Thanks to the aforementioned Greig Sheridan, who suggested I write a blog post around this esoteric topic. I owe you a Foster's, mate!



Friday, May 1, 2015

Address Book Normalization in Skype for Business

A constant problem with Enterprise Voice in Lync is the fact that phone numbers stored in Active Directory often are not stored in the E.164 format that Lync requires for proper functionality.  If the numbers aren't recognizable, then the Lync client won't show phone numbers like office, mobile or home numbers to other users. The best thing to do is to update all phone numbers in AD to conform to E.164 standards, but this is often not practical for many reasons.

In Lync Server 2013 and older, you could use a special oddly named text file called the Company_Phone_Number_Normalization_Rules.txt to normalize AD phone numbers to E.164 standards as they are being added to the Lync Address Book.  This saved administrators a lot of work, especially when they are unable to change the core numbers in AD.  However, the fact that you had to create this text file and place it in a certain folder on every Lync server was not the most effective way to manage address book normalization.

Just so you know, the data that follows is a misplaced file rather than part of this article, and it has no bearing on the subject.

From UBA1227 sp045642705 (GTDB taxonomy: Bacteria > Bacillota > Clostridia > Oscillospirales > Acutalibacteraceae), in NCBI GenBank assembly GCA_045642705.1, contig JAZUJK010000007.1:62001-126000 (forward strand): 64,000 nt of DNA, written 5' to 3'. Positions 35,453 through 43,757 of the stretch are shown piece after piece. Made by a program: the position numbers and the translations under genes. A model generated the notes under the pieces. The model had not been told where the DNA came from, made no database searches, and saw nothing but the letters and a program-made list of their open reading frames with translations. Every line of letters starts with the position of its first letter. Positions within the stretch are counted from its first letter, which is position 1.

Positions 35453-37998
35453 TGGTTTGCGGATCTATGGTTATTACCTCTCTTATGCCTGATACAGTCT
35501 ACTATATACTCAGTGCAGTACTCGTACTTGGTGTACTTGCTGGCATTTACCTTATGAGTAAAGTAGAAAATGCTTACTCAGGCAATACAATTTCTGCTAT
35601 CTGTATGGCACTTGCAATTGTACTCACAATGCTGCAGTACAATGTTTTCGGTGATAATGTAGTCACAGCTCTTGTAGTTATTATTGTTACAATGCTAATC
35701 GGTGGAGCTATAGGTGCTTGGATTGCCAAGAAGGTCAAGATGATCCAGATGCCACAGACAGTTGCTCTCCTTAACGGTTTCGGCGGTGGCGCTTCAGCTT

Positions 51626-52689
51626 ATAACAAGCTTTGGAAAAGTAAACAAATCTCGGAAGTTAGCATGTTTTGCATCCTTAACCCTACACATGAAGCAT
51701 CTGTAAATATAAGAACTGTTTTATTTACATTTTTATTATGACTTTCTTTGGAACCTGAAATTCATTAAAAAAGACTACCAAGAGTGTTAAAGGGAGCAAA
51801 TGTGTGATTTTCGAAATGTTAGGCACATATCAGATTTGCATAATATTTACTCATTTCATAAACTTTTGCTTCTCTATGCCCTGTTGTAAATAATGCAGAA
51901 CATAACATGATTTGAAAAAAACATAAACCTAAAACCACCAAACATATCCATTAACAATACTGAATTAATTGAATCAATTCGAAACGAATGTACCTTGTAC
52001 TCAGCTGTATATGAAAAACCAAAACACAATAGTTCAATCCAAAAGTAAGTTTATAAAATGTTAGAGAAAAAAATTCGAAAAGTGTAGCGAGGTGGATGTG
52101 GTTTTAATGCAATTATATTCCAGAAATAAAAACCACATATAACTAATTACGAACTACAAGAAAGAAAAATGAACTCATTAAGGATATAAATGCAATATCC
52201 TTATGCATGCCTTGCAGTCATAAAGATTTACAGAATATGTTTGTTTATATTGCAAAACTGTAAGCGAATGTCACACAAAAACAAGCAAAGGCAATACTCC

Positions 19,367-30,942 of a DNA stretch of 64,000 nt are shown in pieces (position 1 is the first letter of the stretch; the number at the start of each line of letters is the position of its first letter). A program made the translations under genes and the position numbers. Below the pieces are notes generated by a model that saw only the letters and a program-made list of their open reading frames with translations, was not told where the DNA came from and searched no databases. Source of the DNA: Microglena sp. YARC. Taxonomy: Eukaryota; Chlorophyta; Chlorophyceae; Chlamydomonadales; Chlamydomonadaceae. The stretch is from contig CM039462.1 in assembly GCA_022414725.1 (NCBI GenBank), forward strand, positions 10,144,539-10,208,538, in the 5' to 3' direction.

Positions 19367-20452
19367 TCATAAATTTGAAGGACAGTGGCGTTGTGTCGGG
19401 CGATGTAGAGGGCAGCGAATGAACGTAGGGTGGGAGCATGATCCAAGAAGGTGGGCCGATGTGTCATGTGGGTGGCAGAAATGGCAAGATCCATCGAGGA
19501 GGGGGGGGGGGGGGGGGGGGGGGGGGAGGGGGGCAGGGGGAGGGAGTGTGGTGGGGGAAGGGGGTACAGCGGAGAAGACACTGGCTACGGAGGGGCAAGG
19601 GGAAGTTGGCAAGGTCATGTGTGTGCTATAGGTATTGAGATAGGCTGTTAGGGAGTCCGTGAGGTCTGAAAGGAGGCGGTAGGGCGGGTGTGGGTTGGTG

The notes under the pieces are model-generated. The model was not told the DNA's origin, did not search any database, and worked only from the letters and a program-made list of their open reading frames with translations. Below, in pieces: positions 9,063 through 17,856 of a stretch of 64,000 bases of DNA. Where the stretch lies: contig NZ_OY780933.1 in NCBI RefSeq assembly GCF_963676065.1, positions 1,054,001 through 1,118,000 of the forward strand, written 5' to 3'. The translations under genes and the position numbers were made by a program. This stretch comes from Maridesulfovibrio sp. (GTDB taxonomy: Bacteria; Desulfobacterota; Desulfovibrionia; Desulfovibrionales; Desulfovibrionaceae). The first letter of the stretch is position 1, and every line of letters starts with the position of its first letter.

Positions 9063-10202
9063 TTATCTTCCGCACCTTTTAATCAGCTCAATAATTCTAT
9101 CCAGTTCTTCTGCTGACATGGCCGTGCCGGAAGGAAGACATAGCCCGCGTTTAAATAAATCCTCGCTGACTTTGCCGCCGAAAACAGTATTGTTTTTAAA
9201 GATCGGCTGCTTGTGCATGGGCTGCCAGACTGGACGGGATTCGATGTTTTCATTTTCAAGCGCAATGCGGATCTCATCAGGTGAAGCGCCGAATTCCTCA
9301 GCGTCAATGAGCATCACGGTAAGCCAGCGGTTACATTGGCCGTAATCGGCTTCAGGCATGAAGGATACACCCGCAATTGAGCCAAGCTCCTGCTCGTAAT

Thankfully, things have changed in Skype for Business to finally make address book normalization part of a new suite of PowerShell commands, *-CsAddressBookNormalizationConfiguration and *-CsAddressBookNormalizationRule (where * is the typical Get, Set, New).  The Company_Phone_Number_Normalization_Rules.txt is no longer necessary and is ignored in Skype for Business.

When you first install Skype for Business, it is populated by a default set of address book normalization rules, which you can see by typing:
(Get-CsAddressBookNormalizationConfiguration).AddressBookNormalizationRules
You will get back the default set of rules stored in the Global config as below:
Description :
Pattern     : E164
Translation : null
Name        : Generic_E164
Description :
Pattern     : \++(\d+)[Xx]+(\d{1,15})
Translation : +$1;ext=$2
Name        : Generic_WithExtension
Description :
Pattern     : \++(\d+)ext[=]?(\d{1,15})
Translation : +$1;ext=$2
Name        : Generic_WithLongExtension
Description :
Pattern     : \++(\d+)EXT[=]?(\d{1,15})
Translation : +$1;ext=$2
Name        : Generic_WithLongExtensionUpper
Description :
Pattern     : \++(\d+)
Translation : +$1